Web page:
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9.5: Conclusion

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    Young children have a natural interest, curiosity, and competence to explore and construct mathematical concepts. Mathematics is a way of thinking and organizing the world around us. It is a natural part of day-to-day activities and events. Mathematics in preschool is learned through children’s play and exploration as in the blocks area or the sand­box, through everyday routines such as setting the table and cleaning up, and through participation in teacher-initiated activities. Some teacher-initiated activities are designed with a focus on math, and others may focus on art, movement, literacy, or science but present opportunities for math learning.

    When teachers recognize the potential for exposure to math in different situations, they can turn everyday occurrences into exciting and effective mathematics-learning experiences. Children are excited to explore the size or volume of objects, to discover and create patterns, to manipulate and build with shapes, to sort and classify objects, and to try to figure out “how many.” Teachers get to experience with children the day-to-day excitement of learning and discovering math. This process is joyful for the children and for the teacher, who guides and challenges them in building mathematical concepts, skills, and language [1]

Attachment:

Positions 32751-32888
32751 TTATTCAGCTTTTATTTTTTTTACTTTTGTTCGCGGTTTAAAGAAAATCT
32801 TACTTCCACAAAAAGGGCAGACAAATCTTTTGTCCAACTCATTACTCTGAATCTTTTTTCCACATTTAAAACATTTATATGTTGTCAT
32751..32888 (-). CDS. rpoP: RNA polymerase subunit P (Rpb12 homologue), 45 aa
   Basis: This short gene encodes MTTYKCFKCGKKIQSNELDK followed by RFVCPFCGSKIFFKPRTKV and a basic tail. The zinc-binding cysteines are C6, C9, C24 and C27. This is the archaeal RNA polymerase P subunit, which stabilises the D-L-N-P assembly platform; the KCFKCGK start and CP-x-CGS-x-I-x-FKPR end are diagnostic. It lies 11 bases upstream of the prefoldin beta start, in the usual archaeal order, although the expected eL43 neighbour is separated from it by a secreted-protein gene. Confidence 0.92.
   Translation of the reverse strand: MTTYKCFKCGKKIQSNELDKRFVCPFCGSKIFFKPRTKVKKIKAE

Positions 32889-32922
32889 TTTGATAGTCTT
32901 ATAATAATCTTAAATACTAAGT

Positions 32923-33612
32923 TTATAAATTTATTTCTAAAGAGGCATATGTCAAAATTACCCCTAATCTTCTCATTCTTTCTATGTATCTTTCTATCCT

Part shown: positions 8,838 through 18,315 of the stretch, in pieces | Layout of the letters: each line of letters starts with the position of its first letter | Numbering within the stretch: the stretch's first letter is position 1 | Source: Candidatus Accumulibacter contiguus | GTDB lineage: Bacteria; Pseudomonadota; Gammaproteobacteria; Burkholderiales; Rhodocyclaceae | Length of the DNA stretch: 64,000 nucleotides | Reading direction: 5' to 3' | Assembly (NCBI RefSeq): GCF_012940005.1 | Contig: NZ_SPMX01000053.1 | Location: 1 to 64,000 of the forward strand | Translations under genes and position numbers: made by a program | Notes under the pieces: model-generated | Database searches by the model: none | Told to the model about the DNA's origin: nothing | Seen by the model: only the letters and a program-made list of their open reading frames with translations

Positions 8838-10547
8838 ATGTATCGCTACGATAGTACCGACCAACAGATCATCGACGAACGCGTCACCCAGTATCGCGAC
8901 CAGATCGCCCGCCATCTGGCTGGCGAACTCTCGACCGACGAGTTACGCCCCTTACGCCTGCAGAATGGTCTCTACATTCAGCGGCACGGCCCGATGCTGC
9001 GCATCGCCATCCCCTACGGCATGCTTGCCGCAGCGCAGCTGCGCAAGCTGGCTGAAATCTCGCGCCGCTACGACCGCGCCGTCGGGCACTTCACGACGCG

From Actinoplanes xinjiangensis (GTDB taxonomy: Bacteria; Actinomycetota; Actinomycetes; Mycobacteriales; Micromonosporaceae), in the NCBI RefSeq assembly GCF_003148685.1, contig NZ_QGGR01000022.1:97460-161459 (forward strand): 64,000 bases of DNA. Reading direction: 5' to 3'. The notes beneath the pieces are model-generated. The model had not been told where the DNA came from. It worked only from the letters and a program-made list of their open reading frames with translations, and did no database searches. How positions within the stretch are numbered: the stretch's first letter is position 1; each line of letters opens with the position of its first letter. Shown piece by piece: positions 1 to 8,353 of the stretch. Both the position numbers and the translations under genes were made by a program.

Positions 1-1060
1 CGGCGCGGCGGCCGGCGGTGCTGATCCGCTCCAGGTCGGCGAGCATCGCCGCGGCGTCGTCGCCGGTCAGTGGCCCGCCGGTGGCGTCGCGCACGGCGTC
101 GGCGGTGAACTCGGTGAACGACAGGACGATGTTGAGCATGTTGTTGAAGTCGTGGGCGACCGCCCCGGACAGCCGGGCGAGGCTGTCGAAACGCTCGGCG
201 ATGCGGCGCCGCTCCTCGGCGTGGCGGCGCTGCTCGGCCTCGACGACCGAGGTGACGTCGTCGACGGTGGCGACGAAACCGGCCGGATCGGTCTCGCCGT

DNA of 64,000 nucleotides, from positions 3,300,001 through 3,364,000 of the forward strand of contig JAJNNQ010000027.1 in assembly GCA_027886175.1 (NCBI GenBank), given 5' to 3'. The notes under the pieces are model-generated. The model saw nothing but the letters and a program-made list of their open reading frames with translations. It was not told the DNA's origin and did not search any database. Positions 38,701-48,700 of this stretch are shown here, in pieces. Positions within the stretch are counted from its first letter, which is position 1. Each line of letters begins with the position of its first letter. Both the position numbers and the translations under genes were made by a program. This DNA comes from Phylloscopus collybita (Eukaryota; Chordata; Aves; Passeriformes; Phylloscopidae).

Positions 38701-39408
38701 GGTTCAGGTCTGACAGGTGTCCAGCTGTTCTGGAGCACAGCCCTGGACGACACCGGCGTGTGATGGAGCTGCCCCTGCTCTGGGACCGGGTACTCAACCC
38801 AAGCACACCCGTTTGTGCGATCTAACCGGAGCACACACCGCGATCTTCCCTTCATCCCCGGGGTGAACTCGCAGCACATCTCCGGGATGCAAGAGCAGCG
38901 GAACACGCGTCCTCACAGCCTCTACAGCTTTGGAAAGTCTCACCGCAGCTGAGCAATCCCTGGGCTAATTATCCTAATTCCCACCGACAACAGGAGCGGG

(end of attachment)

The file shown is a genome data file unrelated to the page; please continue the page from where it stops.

Pause to Reflect

    Many adults (including parents and teachers) shy away from math because they “aren’t good at it.” How do you feel about math? How comfortable are you “teaching” math? Has the way this chapter presented math affected that at all? If so, how?


    [1] The California Preschool Curriculum Framework, Volume 1 by the California Department of Education is used with permission

    This page titled 9.5: Conclusion is shared under a not declared license and was authored, remixed, and/or curated by Jennifer Paris, Kristin Beeve, & Clint Springer.